Show Hawaiian Marine Life Aloha

Take nothing but pictures – touch nothing but hearts. The desire to care for our natural environment is instinctual, and that desire becomes stronger the closer we are to that environment, physically or emotionally. Every year, over 5 million people will venture into Hawaii’s near shore waters.

Please do not attempt to touch, ride, hug, kiss, feed or pet Hawaii’s marine wildlife.

Although we can’t guarantee the “mood” or sightings of particular marine life, we can guarantee that by practicing the guidelines below you will ensure the best wildlife encounters possible.


Cautiously move away if you observe any of the following behaviors:

  • spinner dolphinRapid changes in swimming direction or speed
  • Escape tactics such as prolonged diving, underwater course changes, or rapid swimming away from your location at the surface.
  • An adult attempting to shield calf with body or by movements.
  • Sudden stop in important breeding, nursing, feeding or resting activities upon your arrival.
  • Review swim encounter guidelines

Sea Turtles

  • turtle snorkelerSea Turtles require air to live. If you see them rising to surface, give them room to breath. Ensure that your presence does not disturb them.
  • Cautiously move away if you observe any of the following behaviors:
    • Sudden awakening from a sleep-like state on the seafloor.
    • Movement away from or increase in swim speed upon disturbance.
    • “Yawning” motions or “Flipper Swipe” over their eye

Fish and Coral Reefs

It takes 1000 years for a 1000 year old reef to repair itself.” – Dave Gulko

  • damselfish and antler coralNo peas please! Feeding fish frozen peas or any other food can cause illness or death and disrupt natural fish populations.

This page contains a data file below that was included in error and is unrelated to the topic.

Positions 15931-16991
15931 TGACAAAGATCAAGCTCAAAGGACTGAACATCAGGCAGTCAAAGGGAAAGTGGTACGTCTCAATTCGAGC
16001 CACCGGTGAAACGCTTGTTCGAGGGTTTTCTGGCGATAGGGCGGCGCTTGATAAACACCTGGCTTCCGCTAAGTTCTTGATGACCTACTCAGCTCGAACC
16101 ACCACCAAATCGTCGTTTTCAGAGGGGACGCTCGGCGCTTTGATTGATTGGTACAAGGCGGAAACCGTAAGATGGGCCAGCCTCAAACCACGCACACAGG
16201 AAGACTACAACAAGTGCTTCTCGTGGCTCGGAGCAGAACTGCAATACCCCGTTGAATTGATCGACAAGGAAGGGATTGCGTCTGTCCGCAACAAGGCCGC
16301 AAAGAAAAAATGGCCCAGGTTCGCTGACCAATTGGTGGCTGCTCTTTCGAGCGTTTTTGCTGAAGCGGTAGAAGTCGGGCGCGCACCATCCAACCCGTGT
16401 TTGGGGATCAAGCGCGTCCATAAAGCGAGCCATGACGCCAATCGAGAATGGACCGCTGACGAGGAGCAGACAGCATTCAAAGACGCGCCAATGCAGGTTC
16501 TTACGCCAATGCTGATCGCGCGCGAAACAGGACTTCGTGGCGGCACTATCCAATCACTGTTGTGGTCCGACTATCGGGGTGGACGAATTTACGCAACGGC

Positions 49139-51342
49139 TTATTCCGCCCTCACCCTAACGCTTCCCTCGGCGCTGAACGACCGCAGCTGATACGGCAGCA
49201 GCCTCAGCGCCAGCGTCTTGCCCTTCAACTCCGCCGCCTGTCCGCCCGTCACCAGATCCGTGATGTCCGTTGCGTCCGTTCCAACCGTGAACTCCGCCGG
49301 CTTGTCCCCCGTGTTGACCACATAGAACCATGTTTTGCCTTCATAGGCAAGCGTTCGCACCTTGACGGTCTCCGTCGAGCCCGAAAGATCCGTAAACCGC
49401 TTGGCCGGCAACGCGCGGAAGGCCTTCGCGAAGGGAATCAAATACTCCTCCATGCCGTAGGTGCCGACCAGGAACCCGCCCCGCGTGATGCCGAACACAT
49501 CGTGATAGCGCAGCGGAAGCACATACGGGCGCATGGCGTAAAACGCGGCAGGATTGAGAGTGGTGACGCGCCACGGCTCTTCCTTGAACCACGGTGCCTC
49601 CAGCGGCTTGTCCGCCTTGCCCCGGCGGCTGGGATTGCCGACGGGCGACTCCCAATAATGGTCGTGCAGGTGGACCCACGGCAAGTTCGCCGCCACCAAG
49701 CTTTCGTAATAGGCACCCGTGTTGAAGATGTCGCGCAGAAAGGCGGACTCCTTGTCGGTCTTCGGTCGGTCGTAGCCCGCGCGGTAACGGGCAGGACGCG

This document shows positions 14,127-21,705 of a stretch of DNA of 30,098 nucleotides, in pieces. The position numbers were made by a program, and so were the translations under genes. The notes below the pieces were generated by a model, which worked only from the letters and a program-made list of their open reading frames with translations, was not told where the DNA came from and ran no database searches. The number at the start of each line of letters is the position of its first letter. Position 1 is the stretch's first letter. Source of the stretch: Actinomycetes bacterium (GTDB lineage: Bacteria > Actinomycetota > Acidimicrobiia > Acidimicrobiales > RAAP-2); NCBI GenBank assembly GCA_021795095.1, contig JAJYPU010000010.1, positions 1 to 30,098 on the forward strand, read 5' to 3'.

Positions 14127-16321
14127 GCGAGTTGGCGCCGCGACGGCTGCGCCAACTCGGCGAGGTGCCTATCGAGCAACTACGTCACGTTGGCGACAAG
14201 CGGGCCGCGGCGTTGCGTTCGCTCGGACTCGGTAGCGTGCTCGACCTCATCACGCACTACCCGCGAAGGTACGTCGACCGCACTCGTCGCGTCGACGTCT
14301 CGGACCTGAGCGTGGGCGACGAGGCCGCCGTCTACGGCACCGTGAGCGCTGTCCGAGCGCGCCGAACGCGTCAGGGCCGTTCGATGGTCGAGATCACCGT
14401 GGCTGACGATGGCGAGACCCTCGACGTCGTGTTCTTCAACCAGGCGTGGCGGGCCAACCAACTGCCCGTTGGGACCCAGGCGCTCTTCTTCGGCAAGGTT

• Do not attempt to touch fish or any marine life.
  • In shallow water, avoid stepping on or touching coral heads.
  • Watch “Hawaii Reef Etiquette” for a head start on showing our oceans Aloha.

Hawaiian Monk Seals

  • monk sealHawaiian monk seals are one of the most endangered seal species in the world.
  • Ensure that your presence does not disturb them; observe them from at least 50 yards away .
  • In the ocean, monk seals may show inquisitive behavior. Do not attempt to approach these seals or “play” with them. The seals may misread your actions, can move quicker than you think which can result in serious injury. Watch them from a safe vantage point.

In-Water Best Practices

As marine operators, we will attempt to avoid influencing the natural behavior of any marine life, and will encourage our guests to do the same. It is our intention to provide as natural a viewing experience as possible for our guests while interacting with the marine environment.

Everyone will:

  1. Avoid touching or taking any marine organism or their habitat, living or not, (rocks, turtles, dolphins, whales, fish, or invertebrates, etc.).
  2. Be aware of our body and equipment so as to avoid contact with the reef or other marine life.
  3. Not approach any marine life within arm’s reach for any reason.
  4. Not approach turtles within 3 body lengths and will avoid impeding a turtle’s path to the surface for breathing.
  5. Protect ourselves and marine life and their habitat by not FEEDING them to; make animals less agressive, protect marine life from injesting harmful foods, protect the balance of the marine ecosystem, and let the fish do their job.
  6. Apply sunscreen 30 minutes before entering the water. Reef safe sunscreen is preferred, we have this onboard.
  7. Use biodegradable defog.

Please be aware

Federal Law no longer allows us to get in the water with Hawaiian spinner dolphins in shallow water. Any in-water interactions with dolphins will be offshore and/or with one of our 17 other species of dolphins around Hawaii. Those opportunities are less frequent and always dependent on a variety of conditions including animal behavior.

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